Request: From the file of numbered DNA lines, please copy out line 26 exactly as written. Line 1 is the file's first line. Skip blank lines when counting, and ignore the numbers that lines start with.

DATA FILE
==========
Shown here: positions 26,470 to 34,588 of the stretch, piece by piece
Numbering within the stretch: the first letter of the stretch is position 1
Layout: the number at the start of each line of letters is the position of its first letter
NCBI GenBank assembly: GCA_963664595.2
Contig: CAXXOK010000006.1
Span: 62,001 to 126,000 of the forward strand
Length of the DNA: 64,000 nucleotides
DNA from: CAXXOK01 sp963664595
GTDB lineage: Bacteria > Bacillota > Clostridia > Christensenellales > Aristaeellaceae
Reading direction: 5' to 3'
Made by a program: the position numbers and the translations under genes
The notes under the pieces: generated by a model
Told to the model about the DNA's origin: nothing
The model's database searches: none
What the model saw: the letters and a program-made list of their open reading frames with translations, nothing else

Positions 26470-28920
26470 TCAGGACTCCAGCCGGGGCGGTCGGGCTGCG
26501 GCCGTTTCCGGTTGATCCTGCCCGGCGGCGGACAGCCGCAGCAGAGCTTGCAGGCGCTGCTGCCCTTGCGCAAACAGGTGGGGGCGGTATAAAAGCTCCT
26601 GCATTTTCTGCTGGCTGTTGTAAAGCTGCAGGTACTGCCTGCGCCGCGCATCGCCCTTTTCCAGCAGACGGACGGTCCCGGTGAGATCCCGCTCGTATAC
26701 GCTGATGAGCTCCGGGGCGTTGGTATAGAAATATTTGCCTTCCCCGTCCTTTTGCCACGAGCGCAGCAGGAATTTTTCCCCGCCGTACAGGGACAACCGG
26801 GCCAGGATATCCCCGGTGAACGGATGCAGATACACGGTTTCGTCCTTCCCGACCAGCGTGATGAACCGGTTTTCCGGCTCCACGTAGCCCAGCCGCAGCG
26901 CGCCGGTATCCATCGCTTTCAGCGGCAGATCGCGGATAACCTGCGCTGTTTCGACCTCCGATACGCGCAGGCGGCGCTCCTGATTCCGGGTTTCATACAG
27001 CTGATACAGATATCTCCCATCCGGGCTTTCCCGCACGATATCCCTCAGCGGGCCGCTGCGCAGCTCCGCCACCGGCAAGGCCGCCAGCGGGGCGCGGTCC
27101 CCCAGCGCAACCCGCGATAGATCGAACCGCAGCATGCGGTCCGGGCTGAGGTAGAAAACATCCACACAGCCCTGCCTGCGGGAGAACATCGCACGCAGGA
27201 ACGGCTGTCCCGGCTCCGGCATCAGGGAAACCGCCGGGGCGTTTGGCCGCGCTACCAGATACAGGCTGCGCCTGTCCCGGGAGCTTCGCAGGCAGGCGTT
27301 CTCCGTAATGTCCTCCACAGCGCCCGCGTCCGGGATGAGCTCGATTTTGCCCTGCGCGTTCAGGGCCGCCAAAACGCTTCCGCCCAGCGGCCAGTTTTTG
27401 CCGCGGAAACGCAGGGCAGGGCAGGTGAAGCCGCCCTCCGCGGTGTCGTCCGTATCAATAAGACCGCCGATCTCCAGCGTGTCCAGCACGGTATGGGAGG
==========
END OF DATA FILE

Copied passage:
27301 CTCCGTAATGTCCTCCACAGCGCCCGCGTCCGGGATGAGCTCGATTTTGCCCTGCGCGTTCAGGGCCGCCAAAACGCTTCCGCCCAGCGGCCAGTTTTTG